And you take another moment to breathe. By this stage you have taken the Boy Scout’s motto to heart: Be Prepared. You run through the event in your mind at all hours of the day; sometimes even in your sleep. You wonder what could go wrong, how you would recover. The conference day arrives; it goes by in a blur. You are half aware of what the speakers are saying; you’re furiously trying to tweet their insights (afterall, again, this is a technology and media event). You wait for something to falter; it doesn’t happen.
And it becomes a natural high.
Those times you wondered if it was worth the hours, the stress, the lost hair; you realise that it is. For so many reasons: the knowledge that you’re contributing back to the LBS community; the positive feedback and compliments that you receive from attendees; the opportunity to listen and learn, and sometimes hear heated debate; the fact that perseverance has paid off; the chance to work with your amazing and talented classmates; the ability to push yourself and grow (and potentially fail too).
It was only when Business Week tweeted its article on business schools getting all a-twitter about social media that I found out that LBS is about to launch its own social media elective, which kind of proves the point that LBS should be launching a social media elective.
Despite being entirely unqualified to do so, I predict that social media will become fundamental to the running of any business within a few years (or at least any business that requires communication between two or more people, which, in my opinion, is just about any business). Why is that? Because, like it or not, Web 2.0 communications is easier, faster and cheaper than any of the media it’s up against. The volume of objections to using the likes of Twitter, Facebook and LinkedIn for business has been all but drowned out by the clamour to be the first to know which NOTW staffer will be next on the chopping board, to push job specs out to ever-wider audiences and to publicly scold BoJo for not heading back to his precious capital in time to grab the limelight from disaffected youth exercising their human rights to Nikes and iPad 2s.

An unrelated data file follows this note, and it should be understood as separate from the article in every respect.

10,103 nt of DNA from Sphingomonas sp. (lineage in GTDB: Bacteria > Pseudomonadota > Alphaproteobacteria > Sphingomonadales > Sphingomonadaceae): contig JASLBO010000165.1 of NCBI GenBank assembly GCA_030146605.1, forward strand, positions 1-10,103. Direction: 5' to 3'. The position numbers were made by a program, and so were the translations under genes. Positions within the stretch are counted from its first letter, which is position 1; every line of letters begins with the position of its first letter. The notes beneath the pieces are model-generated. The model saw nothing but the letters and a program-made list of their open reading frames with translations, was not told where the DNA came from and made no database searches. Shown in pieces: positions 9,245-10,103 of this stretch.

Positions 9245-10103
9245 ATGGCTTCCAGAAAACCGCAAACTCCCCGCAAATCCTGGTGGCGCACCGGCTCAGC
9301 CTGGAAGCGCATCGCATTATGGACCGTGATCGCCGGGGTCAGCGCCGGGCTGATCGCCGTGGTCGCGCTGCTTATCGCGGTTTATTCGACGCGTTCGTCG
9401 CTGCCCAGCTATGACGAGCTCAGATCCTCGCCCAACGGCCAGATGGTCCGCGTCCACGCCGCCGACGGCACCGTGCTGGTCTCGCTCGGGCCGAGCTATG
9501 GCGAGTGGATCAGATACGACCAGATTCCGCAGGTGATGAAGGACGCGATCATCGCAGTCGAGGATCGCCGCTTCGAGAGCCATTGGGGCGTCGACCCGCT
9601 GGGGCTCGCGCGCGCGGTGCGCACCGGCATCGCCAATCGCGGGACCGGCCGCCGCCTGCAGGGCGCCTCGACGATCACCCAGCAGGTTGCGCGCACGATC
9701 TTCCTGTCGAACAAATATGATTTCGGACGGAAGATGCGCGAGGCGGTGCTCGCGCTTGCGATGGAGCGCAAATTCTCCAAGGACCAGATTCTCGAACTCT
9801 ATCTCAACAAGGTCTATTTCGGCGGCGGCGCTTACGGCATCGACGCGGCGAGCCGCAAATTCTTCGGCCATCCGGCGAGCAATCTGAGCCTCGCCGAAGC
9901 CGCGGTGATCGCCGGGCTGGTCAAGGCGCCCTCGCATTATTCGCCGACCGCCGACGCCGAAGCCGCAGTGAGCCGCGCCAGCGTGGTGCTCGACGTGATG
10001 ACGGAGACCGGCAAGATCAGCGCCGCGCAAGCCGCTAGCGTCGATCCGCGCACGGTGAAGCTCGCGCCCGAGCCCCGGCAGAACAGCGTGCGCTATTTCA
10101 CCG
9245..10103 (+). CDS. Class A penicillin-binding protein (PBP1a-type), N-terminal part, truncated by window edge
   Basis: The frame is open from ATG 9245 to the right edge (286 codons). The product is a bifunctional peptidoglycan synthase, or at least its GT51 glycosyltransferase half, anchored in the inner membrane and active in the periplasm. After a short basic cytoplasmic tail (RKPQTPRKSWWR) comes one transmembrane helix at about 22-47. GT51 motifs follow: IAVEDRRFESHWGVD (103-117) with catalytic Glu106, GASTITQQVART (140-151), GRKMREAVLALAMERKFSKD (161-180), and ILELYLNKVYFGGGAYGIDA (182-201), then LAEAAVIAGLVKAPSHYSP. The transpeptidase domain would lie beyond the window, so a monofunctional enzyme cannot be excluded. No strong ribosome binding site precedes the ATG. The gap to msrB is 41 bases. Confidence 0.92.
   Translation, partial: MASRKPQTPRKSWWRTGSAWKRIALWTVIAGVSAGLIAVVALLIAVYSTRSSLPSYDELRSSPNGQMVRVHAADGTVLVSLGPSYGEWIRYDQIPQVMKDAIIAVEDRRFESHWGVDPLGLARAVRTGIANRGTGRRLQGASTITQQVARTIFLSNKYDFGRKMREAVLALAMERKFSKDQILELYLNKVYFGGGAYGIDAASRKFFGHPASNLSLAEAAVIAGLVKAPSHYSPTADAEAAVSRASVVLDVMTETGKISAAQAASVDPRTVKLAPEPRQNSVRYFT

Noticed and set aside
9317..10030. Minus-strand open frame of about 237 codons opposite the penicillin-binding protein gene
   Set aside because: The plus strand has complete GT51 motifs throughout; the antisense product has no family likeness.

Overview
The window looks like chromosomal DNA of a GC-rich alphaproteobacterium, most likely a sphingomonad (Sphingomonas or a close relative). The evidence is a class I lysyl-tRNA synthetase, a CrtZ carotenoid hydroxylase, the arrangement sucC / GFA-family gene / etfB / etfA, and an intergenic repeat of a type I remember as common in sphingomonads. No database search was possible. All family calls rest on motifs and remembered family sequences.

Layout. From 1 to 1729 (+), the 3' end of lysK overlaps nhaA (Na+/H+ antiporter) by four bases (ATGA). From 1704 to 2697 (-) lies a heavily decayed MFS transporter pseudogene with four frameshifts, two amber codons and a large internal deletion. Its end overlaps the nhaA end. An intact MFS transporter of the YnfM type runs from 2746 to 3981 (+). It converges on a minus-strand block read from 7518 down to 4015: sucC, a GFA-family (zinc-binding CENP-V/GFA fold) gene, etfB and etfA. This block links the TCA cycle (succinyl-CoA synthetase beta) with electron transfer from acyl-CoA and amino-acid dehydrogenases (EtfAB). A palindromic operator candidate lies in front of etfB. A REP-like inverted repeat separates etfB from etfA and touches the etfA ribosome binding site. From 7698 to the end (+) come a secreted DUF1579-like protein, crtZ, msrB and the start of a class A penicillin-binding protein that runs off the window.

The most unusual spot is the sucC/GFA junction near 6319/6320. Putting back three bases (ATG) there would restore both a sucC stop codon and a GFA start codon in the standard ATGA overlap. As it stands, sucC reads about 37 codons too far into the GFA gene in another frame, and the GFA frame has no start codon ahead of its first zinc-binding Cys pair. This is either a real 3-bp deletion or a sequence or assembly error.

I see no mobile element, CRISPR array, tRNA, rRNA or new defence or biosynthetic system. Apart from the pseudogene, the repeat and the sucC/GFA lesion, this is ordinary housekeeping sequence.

More importantly, the world of social media is evolving faster than that of any other medium, so if you’re not convinced that this is the best way to communicate, you soon will be. Google has already spent $585million on developing Google Plus (its own social network), while the Royal Mail’s annual budget is conspicuously lacking a half a billion ‘get more people to send letters campaign’.
So where should business managers be looking if they are shopping for social strategies? I’ve dug out a few ideas from the vault at the B2B Guide to Social Media.
* To communicate with the public, think Twitter, Facebook and blogs.
* If you’re looking to speak to other businesses, try LinkedIn, Twitter and company blogs.
* For engaging with your own employees, look at Yammer, Jive or industry-specific networks, such as RCEuro for the recruitment sector.
* If you want to build links to your website, consider article marketing on the likes of eZineArticles and GoArticles.
* To teach and learn, try YouTube.
* For getting bums on seats, experiment with Gowalla and Foursquare.
* And to drive sales and generate leads using social media, look at Groupon.